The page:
Tuesday, August 14, 2007

In Praise of Plumeria

Summer heat has finally arrived. After an unusually cool, wet spring and June and July, we are now back to the 100-plus degree days that are the norm for August in Texas.
The garden is holding up very well, and no wonder. It has been soaked for weeks on end with long slow rains – a luxury it has not enjoyed before.
And while I whine and moan about the heavy clay soil here, it does retain moisture for a long time. While that’s been great for the majority of my plants, it also meant I lost three drought-tolerant salvias, both my forsythia, and part of a big spirea. They simply couldn’t handle so much water.
I now know all the places my garden doesn’t drain well – something that really wasn’t that important before all this rain.
But some plants are just as happy as clams. The plumeria, for example. You may know it as frangipani. It is the plant that supplies flowers for leis in Hawaii. In Hawaii they can be huge trees producing so many flowers that there are signs along sidewalks warning, “Walks Slippery When Flowers Fall.”
Mine aren’t that tall.
Mine were given to me by Steve Taylor, a friend of ours who was dying of lung cancer. Four of them arrived looking like four fat bumpy sticks about two feet long. Steve sent word that he was sure I could grow them. No other instructions were included.
After some online research, I put these ugly sticks into four pots filled with potting soil and watered them. To my astonishment, in a week or so, leaves began to appear. Then one of them produced a different looking “leaf.” It was flat and bumpy and, in fact, looked a bit like Bart Simpson’s head.
After watching it a bit, I realized it was a bud. This ugly little stick was about to bloom!
You’d have thought I’d given birth I was so excited.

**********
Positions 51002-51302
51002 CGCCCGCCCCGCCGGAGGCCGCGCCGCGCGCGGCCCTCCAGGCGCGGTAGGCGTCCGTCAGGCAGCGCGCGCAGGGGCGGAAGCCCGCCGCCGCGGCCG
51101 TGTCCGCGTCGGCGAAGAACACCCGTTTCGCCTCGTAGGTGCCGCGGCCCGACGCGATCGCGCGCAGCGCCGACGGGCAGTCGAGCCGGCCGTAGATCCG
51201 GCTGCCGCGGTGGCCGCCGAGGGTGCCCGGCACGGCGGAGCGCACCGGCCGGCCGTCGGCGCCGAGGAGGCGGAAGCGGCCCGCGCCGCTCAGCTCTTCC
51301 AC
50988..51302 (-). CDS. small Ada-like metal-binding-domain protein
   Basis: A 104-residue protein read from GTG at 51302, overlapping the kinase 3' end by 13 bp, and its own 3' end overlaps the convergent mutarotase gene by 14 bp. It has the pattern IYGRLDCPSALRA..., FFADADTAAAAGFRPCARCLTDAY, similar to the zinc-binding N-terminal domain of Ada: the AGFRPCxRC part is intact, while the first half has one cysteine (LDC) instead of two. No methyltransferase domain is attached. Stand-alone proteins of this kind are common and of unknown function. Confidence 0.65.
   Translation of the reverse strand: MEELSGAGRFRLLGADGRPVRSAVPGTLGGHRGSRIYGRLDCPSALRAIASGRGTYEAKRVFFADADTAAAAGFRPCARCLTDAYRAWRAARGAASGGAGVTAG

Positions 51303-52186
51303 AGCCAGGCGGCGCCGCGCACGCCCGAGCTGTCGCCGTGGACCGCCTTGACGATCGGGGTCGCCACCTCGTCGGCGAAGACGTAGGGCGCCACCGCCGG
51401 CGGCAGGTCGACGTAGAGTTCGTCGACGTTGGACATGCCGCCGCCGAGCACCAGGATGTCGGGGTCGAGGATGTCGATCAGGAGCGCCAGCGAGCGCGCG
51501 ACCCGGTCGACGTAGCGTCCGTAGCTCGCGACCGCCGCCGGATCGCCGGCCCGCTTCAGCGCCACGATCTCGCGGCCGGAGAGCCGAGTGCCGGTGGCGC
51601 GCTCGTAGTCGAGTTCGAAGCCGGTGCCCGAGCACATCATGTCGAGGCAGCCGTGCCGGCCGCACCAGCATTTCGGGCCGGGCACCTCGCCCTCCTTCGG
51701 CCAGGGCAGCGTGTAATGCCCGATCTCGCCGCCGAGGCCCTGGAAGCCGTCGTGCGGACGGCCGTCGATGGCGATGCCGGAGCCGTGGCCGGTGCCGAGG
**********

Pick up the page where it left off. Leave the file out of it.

Sure enough, in a few weeks, it produced stalk after stalk of lovely white flowers, each of which contained enough perfume to fill a room. I called Steve to tell him. He said that he knew at least two of the other plants would produce pink blooms.
But not one of the others bloomed. I learned that one needs to feed these ugly little sticks with a plant food high in phosphate. So this year, I started them out right. And sure enough, they are blooming like crazy, and sure enough, two of them are producing pink blooms. I can’t tell Steve, though. He died before they bloomed. But I think about him every time I walk past these plants and smell the perfume they are sending out on the evening air. Steve knew what I had to learn -- all they needed was a little attention and the right food.
Makes sense, doesn’t it? Nothing is going to bloom without a little love and the right food. Steve knew that too, and provided both in abundance for his friends.
It’s too bad more of us don’t remember that more often with people.

1 comment:

Anonymous said...

Katie....you are so right...the fragrance of a plumeria can fill a room! And also one "bush" can perfume a whole yard...we enjoyed that in our home in Hawaii...and it is high on the list of things I miss, and also remember fondly, from our years of living there. Sadly, orchid leis(with little or no aroma) have replaced plumeria leis as the 'common' neck garland. Growing plumeria in Hawaii does not require extra care..they just naturally do well there. But they are a reminder to me of the simple yet regal beauty of the world God created for us to enjoy. (PS I remember seeing your plumeria plants when St Pauls Wed Eucharist group visited...and marveled that you could grow them in Ft Worth! With my less-than-green thumb, I haven't even tried...Thanks for sharing your story!